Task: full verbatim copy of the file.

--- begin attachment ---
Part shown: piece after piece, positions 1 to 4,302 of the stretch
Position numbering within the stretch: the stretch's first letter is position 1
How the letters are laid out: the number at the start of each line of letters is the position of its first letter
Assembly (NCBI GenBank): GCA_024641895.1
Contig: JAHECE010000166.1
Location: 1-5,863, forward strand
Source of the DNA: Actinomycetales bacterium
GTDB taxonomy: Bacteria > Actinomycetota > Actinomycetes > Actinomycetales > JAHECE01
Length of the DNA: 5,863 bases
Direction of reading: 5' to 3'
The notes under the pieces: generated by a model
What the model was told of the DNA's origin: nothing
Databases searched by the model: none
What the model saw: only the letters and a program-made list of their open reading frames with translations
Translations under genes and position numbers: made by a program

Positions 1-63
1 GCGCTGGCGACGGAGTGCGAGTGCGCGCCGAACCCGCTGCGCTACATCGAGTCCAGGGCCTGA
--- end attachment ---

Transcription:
Part shown: piece after piece, positions 1 to 4,302 of the stretch
Position numbering within the stretch: the stretch's first letter is position 1
How the letters are laid out: the number at the start of each line of letters is the position of its first letter
Assembly (NCBI GenBank): GCA_024641895.1
Contig: JAHECE010000166.1
Location: 1-5,863, forward strand
Source of the DNA: Actinomycetales bacterium
GTDB taxonomy: Bacteria > Actinomycetota > Actinomycetes > Actinomycetales > JAHECE01
Length of the DNA: 5,863 bases
Direction of reading: 5' to 3'
The notes under the pieces: generated by a model
What the model was told of the DNA's origin: nothing
Databases searched by the model: none
What the model saw: only the letters and a program-made list of their open reading frames with translations
Translations under genes and position numbers: made by a program

Positions 1-63
1 GCGCTGGCGACGGAGTGCGAGTGCGCGCCGAACCCGCTGCGCTACATCGAGTCCAGGGCCTGA